My DGM had MND but it was the bulbar palsy type so had a very quick and significant affect on her swallowing/breathing and vocal cords. Have you spoken to her GP about having a care plan in place? I found I went into practical mode as a way of dealing with it, but with the benefit of hindsight that wasn't my best plan so make sure you look after yourself too. There's nothing wrong with having a cry about this because it is utterly shit.

If you want to know anything about the things I had to organise then PM me or ask her, same if you just want to offload flowers

SmokingGun Sun 15-Nov-15 20:30:58

I meant ask here not her!

Ohdeargawd Sun 15-Nov-15 20:40:57

Interesting...I had assumed it was the more common ALS type but she really seems to be degenerating rapidly and her voice on the the phone tonight was a bit of a shock. Perhaps she has the same type as your DGM. I would have thought being in practical mode is a lot better than my current total emotional basket case mode. Juggling this and three kids and part time work and my own health issues right now is testing me quite a bit! I would love to be practical!

ottothedog Sun 15-Nov-15 21:01:38

Really sorry to hear this
We found the mnd society to be helpful. The hospice care was the best (was not end of life care but a rest for carers) as they understood how to make my grandad comfy. He was about a year from diagnosis.
flowers

SmokingGun Mon 16-Nov-15 13:33:47

It might be worth trying to establish which type she has, as if it is bulbar palsy there are a few different options for when her voice completely goes. Practical mode was only good for as long as there was something to do, when everything was in place it all kind of hit me a once. It sounds like you have a huge amount on your plate, make sure you accept any help that is offered to you. Does she have an MND co-ordination in place yet? They can be really useful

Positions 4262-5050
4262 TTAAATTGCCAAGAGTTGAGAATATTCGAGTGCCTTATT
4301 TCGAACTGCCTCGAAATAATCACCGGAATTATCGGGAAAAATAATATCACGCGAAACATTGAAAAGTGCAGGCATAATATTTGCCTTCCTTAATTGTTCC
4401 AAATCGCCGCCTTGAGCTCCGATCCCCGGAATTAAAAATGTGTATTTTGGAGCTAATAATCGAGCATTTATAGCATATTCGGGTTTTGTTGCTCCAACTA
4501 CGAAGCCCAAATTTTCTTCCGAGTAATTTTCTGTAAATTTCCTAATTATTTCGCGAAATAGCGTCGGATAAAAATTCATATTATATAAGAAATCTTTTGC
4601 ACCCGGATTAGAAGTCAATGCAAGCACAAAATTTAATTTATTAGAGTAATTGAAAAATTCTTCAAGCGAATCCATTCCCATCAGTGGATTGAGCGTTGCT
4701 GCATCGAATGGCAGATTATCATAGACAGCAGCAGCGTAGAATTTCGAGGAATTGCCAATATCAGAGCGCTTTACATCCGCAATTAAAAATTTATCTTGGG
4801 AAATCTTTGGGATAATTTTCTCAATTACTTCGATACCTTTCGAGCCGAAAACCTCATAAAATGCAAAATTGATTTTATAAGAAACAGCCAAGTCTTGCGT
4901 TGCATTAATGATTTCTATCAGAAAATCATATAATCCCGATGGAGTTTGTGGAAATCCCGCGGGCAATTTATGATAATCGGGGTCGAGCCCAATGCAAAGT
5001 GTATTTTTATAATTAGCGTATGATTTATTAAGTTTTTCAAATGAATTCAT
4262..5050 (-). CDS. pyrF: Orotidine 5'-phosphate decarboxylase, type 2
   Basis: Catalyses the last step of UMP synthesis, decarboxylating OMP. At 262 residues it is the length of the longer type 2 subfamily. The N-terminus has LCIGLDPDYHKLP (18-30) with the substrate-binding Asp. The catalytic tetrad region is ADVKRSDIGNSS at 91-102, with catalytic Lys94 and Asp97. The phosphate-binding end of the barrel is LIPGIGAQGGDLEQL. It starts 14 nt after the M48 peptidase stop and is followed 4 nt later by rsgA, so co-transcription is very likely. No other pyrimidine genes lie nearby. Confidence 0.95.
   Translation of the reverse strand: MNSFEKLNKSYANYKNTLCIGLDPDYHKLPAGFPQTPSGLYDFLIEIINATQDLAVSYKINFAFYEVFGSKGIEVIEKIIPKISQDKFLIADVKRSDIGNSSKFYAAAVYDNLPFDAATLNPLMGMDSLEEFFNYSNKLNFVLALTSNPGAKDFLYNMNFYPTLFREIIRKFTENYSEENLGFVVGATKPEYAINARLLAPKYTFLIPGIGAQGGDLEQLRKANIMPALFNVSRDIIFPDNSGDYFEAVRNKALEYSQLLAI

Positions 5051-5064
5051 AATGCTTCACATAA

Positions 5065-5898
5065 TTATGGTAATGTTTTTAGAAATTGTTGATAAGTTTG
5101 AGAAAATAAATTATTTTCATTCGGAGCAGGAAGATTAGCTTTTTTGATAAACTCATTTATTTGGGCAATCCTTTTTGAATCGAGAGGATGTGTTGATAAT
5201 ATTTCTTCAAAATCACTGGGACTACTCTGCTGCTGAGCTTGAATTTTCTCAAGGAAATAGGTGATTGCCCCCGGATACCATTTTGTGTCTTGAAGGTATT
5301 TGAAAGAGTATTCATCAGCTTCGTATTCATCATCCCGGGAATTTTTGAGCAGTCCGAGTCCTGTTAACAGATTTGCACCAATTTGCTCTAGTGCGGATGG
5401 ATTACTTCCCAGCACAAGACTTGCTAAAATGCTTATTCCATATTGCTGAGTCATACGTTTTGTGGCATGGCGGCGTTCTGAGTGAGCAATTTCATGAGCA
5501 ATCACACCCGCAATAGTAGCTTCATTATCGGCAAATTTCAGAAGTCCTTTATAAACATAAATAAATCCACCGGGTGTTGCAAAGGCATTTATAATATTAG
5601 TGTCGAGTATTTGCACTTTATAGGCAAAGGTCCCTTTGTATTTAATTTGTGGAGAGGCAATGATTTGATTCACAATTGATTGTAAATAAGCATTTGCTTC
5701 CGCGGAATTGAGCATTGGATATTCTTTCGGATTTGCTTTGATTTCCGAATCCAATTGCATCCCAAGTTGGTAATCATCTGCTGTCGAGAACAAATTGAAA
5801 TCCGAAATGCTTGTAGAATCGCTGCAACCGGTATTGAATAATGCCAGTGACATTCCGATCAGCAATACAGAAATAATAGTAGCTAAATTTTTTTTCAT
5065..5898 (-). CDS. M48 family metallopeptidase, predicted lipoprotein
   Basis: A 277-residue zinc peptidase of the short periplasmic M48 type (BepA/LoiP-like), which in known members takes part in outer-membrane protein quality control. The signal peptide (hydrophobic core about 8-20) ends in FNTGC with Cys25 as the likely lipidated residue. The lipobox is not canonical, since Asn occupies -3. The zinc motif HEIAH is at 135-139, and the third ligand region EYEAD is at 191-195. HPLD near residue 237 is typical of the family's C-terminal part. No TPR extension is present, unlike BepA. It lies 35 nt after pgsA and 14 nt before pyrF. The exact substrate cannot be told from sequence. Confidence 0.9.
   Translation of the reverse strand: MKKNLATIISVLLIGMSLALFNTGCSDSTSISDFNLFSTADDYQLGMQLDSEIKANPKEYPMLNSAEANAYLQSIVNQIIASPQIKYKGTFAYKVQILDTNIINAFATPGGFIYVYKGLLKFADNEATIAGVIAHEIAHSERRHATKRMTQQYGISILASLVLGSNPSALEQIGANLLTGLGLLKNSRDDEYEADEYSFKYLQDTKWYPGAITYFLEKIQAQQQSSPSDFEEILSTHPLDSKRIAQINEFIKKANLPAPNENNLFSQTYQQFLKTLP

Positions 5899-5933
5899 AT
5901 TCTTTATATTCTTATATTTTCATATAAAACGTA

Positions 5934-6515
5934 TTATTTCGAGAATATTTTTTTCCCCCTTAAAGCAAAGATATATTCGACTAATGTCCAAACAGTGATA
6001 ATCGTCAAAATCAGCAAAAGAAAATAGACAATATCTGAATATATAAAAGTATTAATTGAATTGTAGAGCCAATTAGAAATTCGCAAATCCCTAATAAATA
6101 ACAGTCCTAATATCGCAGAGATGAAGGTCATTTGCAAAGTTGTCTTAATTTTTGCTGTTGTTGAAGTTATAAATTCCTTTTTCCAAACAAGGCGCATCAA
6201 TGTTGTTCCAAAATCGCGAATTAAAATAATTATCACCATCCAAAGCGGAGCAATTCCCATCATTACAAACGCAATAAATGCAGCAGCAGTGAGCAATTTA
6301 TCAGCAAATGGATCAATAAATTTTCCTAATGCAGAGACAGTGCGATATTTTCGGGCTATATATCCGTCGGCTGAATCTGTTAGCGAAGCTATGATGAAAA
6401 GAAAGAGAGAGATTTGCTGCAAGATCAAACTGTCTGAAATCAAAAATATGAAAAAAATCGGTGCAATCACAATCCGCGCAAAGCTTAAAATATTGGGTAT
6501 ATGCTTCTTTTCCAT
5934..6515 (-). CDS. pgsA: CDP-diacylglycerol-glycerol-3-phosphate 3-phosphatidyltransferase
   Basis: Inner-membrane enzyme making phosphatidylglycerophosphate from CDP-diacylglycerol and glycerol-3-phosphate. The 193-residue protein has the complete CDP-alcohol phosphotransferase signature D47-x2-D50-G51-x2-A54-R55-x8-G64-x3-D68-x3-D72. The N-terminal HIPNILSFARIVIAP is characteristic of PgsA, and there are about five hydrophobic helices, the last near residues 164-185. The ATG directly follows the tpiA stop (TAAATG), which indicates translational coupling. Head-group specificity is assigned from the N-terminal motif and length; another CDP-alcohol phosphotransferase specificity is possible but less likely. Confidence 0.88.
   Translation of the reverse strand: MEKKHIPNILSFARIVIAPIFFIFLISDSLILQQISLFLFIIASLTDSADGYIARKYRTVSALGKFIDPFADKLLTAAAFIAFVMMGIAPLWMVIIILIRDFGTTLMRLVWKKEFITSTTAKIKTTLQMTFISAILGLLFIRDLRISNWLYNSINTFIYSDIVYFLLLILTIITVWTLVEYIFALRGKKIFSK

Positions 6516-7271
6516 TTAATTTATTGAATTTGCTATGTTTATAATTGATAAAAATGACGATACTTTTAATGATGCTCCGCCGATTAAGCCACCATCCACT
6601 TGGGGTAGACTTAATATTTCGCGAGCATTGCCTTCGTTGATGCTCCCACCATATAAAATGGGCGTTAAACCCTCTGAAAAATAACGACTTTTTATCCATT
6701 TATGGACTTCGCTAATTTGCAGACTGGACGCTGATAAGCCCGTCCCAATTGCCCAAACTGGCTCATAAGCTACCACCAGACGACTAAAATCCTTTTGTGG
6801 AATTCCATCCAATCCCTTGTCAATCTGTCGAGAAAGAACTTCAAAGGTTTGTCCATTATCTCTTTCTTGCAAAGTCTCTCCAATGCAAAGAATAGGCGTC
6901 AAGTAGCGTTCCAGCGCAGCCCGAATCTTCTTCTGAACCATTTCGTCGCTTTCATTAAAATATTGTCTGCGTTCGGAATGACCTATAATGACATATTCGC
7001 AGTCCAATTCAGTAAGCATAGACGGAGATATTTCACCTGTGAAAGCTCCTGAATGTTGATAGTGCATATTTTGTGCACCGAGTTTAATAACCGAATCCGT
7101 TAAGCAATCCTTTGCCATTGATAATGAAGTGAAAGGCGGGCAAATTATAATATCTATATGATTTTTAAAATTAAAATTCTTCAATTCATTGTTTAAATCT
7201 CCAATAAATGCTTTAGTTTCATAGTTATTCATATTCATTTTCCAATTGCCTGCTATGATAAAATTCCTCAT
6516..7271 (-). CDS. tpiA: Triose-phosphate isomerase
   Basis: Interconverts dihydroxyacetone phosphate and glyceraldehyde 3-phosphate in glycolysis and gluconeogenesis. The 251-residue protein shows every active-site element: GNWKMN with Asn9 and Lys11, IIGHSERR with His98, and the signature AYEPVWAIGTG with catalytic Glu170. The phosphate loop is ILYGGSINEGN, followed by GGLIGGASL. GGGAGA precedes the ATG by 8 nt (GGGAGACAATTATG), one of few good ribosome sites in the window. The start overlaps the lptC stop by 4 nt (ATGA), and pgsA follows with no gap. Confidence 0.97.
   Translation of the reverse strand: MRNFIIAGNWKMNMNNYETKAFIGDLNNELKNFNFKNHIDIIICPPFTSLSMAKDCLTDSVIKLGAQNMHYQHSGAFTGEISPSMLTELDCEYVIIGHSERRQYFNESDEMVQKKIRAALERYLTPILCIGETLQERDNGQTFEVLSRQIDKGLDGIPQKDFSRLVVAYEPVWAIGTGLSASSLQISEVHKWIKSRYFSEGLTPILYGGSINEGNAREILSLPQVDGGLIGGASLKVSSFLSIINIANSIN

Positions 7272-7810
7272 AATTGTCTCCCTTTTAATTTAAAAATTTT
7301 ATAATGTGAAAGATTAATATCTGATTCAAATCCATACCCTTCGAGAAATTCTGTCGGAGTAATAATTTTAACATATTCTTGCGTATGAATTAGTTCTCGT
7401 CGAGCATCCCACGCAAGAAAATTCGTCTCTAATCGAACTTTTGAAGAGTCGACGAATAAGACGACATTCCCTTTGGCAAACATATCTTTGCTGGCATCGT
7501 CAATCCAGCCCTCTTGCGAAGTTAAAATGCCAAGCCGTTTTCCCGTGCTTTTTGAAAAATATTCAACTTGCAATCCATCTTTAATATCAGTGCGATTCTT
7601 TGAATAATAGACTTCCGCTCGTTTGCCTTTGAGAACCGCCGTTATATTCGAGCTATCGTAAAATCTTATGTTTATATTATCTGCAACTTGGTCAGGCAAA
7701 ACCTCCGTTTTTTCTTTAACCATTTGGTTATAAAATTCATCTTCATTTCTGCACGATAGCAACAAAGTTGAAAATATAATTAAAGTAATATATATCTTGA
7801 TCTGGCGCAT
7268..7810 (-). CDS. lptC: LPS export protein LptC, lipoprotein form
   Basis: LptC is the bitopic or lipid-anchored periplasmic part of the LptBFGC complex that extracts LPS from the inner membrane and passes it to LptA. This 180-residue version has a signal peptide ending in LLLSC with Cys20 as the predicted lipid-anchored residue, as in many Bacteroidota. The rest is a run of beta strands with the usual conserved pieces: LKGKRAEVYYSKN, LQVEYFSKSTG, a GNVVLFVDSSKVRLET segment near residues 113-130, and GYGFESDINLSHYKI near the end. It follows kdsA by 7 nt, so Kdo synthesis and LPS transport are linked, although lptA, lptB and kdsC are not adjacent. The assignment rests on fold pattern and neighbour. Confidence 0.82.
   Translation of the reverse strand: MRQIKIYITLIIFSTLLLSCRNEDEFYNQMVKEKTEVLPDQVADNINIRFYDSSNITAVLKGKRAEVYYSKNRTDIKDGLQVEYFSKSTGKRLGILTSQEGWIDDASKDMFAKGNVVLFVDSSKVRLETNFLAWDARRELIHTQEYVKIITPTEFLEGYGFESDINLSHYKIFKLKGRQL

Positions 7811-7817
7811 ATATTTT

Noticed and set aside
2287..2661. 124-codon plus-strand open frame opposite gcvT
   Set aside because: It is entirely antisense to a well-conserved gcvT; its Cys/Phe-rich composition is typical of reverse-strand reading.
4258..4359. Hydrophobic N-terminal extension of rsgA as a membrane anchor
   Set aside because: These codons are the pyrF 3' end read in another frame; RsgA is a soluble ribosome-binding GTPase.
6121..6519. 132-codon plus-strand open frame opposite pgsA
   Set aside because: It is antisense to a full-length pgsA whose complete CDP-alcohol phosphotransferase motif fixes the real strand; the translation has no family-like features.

HeartsTrumpDiamonds Mon 16-Nov-15 13:41:56

flowers OP, having a parent who is so very ill, and far away, is really tough. Be kind to yourself and accept any and all help and support.

My cousin in his early 50's has MND and was diagnosed around 2008/09. He has found the MNDA invaluable. He is one of the lucky ones - the disease is moving slowly enough that he still has quite a lot of quality of life. He has trouble dressing himself now (buttons / zips) but luckily his DP is amazing and cares for him very well. He can still mostly feed himself but has to be careful with what he eats (swallowing).

I am assuming he is younger than your DMum but I just wanted to say that even though it is a terrible life-limiting illness sometimes there can be hope for some semblance of quality of life.

emummy Mon 16-Nov-15 21:29:03

OP there is a separate MND Scotland, hope you managed to speak to them. I did some fundraising for them earlier this year, they can be helpful. Best wishes to all your family

Ohdeargawd Tue 17-Nov-15 10:39:33

Yes - I spoke to MND Scotland yesterday and they are arranging for a counsellor to call me this week. They couldn't really help with what to expect as we don't know what type it is. I think knowing what to expect will be useful and help prepare me. I have just read a very good autobiography - It's Not Dark Yet - read it in one sitting. Heartbreaking but helpful iykwim.